Show the pictures of House A and House B (worksheets E and F) introduced in the Creating Character I lesson and point out that Monologue A is like the version of the sketched house while Monologue B is like the version of the detailed house. Which version do students think audiences would appreciate hearing more?
Lastly, read the third monologue.
CARRIE ANN, the WAITRESS: Wow! I was telling this middle-aged customer with a moustache all about the fact that my daughter needs an operation and then when I gave him the bill, he told me that he had enough money to pay for the cheddar cheese omelet, hash browns and orange juice he ordered, but, unfortunately, he didn’t have enough to give me a tip because he only had ten dollars on him and the bill was $9.96, so he offered me a scratch-off lottery ticket instead. I was kind of bummed. I really need my tips because Frank, my boss, pays me and the other waiters so terribly. I figured I’d win maybe five dollars at the most or nothing at the worst. But oh, well, at least he was a nice customer. Then I scratched the ticket off and I won the whole jackpot. My twelve-year-old daughter, Lucille, is now going to be able to have that surgery she needs on her kidney and everything is going to be okay!
Like the second monologue (B), the third monologue (C) offers a lot of details, but to some extent, it offers too many. Audiences like to feel smart in figuring some stuff out on their own, so try not to spoon-feed every detail to them.
Outer versus Inner
Before they start writing, review with the class the difference between outer and inner monologues. Take a moment to go over the differences, perhaps providing a brief example.
Outer Monologue: When the character speaks directly to somebody and that other person is aware of being spoken to.
Inner Monologue: When the character speaks his/her thoughts out loud either to the audience or themself.
While it might be interesting to have a character share a random monologue about the time he slipped on a banana or the time he took a trip to New Jersey, remind students to keep their monologue connected to the character’s journey. Carrie Ann’s second monologue is about the moment she realizes she’ll be able to afford her daughter’s operation. A monologue about how she organizes her sock drawer just isn’t relevant. Keep monologues focused. Other words of advice to share with your students:
1) Monologues often happen at heightened and impassioned moments or an important moment during the play or your character’s life.
2) There should be a convincing reason why the character giving an outer monologue does not get interrupted by the person they are speaking to. Again, passion or anger or somebody who really needs to speak from the heart and be heard are useful here.
3) Monologues should reveal something about the character.
4) Keep your monologue present and active, so it’s not a character just telling us about a story they remember.
Activity: Write and Share Monologue
Give students a moment to review the character that they have created and the corresponding Eight W’s worksheet.
Have students single out a critical moment when their character has something important to say.
The moment when…
…Dr. Angelo tells a stunned Carrie Ann that her daughter needs an operation. (outer monologue)
…Lucille is in the hospital again and Carrie Ann tells herself that she will stop at nothing to make this a better world for her daughter. (inner monologue)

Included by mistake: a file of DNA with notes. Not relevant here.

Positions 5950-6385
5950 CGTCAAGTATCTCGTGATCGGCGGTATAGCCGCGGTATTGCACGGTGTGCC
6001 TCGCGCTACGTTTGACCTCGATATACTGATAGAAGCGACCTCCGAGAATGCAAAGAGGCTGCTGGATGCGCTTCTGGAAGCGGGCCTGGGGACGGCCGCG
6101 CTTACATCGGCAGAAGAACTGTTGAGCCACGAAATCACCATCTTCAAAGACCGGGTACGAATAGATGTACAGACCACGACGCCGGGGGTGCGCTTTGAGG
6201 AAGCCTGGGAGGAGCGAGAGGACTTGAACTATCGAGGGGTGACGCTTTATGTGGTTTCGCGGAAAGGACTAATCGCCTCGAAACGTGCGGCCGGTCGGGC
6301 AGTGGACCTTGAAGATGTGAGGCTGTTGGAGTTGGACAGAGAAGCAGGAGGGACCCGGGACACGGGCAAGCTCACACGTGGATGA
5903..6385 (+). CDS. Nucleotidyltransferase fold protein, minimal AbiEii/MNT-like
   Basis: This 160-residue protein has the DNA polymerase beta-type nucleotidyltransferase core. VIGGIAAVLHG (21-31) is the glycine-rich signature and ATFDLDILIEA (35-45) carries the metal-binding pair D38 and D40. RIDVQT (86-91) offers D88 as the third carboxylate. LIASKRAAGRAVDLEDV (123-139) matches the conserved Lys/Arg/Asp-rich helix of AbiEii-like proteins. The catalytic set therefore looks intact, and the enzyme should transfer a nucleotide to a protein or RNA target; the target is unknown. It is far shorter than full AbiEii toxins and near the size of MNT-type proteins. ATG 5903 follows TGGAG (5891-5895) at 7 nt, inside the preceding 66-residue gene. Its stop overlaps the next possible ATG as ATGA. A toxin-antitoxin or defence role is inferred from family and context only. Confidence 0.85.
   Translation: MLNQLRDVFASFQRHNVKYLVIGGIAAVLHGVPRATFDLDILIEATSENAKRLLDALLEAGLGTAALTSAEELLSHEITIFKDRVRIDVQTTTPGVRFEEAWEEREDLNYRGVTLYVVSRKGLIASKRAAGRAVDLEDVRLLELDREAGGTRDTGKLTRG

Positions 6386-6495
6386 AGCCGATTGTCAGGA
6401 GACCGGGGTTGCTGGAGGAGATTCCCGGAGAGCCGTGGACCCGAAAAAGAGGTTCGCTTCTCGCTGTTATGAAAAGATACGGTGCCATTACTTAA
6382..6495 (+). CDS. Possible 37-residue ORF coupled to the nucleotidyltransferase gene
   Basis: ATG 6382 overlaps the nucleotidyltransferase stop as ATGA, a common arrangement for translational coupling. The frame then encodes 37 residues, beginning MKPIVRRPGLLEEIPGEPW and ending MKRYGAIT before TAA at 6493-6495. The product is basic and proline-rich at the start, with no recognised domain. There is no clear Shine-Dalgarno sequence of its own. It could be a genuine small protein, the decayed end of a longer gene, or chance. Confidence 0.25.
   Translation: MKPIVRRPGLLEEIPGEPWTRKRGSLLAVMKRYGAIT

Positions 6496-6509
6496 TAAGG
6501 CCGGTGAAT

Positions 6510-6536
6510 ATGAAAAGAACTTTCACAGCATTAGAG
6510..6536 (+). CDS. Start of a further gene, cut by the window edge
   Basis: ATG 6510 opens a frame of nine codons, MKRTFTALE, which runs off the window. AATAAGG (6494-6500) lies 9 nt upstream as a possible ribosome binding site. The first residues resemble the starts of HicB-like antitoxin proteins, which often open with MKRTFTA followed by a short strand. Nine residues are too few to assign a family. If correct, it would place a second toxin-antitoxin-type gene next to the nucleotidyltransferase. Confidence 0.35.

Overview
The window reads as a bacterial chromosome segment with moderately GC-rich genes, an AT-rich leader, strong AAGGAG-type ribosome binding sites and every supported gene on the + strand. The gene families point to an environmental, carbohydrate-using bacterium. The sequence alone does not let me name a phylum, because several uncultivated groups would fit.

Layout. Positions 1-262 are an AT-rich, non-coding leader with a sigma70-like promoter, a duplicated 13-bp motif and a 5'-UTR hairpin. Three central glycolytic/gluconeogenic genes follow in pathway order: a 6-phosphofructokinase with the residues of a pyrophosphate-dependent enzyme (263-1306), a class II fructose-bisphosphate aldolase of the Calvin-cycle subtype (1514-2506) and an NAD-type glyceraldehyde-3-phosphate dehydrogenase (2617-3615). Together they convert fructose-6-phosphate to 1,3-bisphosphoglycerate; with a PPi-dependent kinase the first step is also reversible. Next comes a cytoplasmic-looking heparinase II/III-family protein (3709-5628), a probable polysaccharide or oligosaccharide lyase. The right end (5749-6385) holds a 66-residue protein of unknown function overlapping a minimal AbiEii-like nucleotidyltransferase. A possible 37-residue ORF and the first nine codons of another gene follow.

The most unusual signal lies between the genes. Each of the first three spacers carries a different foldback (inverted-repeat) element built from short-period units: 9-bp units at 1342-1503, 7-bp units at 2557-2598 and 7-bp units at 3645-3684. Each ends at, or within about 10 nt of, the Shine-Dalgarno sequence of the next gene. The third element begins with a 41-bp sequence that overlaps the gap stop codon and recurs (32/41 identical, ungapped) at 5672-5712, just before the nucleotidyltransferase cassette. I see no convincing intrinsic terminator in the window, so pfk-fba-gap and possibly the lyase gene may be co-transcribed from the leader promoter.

… Carrie Ann, filled with anger, walks into Frank’s office to give him a piece of her mind and to quit her job. (outer monologue)
Before they write their monologue, have students answer the following three questions at the top of their page:
Question 1: What moment are you writing from your play?
Question 2: Why is this a moment for a monologue?
Question3: Is this an inner or an outer monologue? If outer, who is your character speaking to?
Monologue lengths vary, but if students are writing by hand, I tell them to aim for three quarters of a page single-spaced.
Lastly, remind them to incorporate passion and details, and to use language that is specific to their character.
Give students 7-10 minutes to write and revise.
Have students partner with a neighbor. Student A briefly provides context and pertinent backstory, then reads their monologue to Student B. After A finishes, B comments, mentions details that stood out and asks questions if anything was unclear. Then it is B’s turn.
While this is going on, walk around the room and skim a few monologues that aren’t currently being read aloud to look for potential examples to share with the rest of the class.
Afterwards, ask for volunteers to share their monologue with everybody. If you don’t get any volunteers, read a few monologues that stood out to you while you walked around. But usually, there are volunteers. Before they read, have them provide any pertinent details that are useful for the audience to know.
Reflection: Kings speak differently than giants. And giants speak differently than you. Despite the differences, we can always imagine what it would be like (and sound like) to be somebody we are not. Just as a city kid probably wouldn’t say, “y’all come back now, ya hear” or a grandmother wouldn’t say, “what’s poppin’, yo?” the words we give our characters to speak should be true to that character. And the moment they speak a monologue should be a moment where they have something important to express.
Follow-Up: No piece of art is necessarily perfect the first time through. Have students revise their monologue with a minimum of three changes or additions. At the bottom of the page, ask them to write down the reason why they made each change. Additionally, have them list what happens immediately before and after the monologue.
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To download 20 additional chapters just like the one above, check out Teaching Playwriting: The Essential Handbook, a 108-page step-by-step guide to teaching playwriting in a classroom setting. Written by Sophia Chapadjiev, Artistic Director of the Young Playwrights Festival at the Eugene O’Neill Theater Center.